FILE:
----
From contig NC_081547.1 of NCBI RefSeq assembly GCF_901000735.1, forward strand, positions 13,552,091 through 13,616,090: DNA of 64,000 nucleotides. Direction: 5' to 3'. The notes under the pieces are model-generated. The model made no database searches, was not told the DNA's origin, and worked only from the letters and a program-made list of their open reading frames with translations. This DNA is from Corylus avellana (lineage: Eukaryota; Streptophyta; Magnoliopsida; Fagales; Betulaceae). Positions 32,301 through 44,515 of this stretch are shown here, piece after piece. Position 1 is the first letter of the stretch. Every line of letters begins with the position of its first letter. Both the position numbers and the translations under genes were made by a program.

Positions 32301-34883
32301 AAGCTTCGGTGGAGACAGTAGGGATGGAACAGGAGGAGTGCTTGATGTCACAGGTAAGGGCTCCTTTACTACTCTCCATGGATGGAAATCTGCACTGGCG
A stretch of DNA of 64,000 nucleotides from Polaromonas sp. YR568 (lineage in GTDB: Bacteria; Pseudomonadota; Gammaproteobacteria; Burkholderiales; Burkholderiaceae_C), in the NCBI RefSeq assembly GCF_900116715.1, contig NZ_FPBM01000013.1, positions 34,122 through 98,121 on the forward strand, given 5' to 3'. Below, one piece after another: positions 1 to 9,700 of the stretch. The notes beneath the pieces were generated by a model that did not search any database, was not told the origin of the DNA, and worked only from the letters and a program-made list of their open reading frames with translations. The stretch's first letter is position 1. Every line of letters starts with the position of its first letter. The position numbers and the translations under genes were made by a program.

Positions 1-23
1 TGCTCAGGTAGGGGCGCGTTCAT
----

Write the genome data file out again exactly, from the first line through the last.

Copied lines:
From contig NC_081547.1 of NCBI RefSeq assembly GCF_901000735.1, forward strand, positions 13,552,091 through 13,616,090: DNA of 64,000 nucleotides. Direction: 5' to 3'. The notes under the pieces are model-generated. The model made no database searches, was not told the DNA's origin, and worked only from the letters and a program-made list of their open reading frames with translations. This DNA is from Corylus avellana (lineage: Eukaryota; Streptophyta; Magnoliopsida; Fagales; Betulaceae). Positions 32,301 through 44,515 of this stretch are shown here, piece after piece. Position 1 is the first letter of the stretch. Every line of letters begins with the position of its first letter. Both the position numbers and the translations under genes were made by a program.

Positions 32301-34883
32301 AAGCTTCGGTGGAGACAGTAGGGATGGAACAGGAGGAGTGCTTGATGTCACAGGTAAGGGCTCCTTTACTACTCTCCATGGATGGAAATCTGCACTGGCG
A stretch of DNA of 64,000 nucleotides from Polaromonas sp. YR568 (lineage in GTDB: Bacteria; Pseudomonadota; Gammaproteobacteria; Burkholderiales; Burkholderiaceae_C), in the NCBI RefSeq assembly GCF_900116715.1, contig NZ_FPBM01000013.1, positions 34,122 through 98,121 on the forward strand, given 5' to 3'. Below, one piece after another: positions 1 to 9,700 of the stretch. The notes beneath the pieces were generated by a model that did not search any database, was not told the origin of the DNA, and worked only from the letters and a program-made list of their open reading frames with translations. The stretch's first letter is position 1. Every line of letters starts with the position of its first letter. The position numbers and the translations under genes were made by a program.

Positions 1-23
1 TGCTCAGGTAGGGGCGCGTTCAT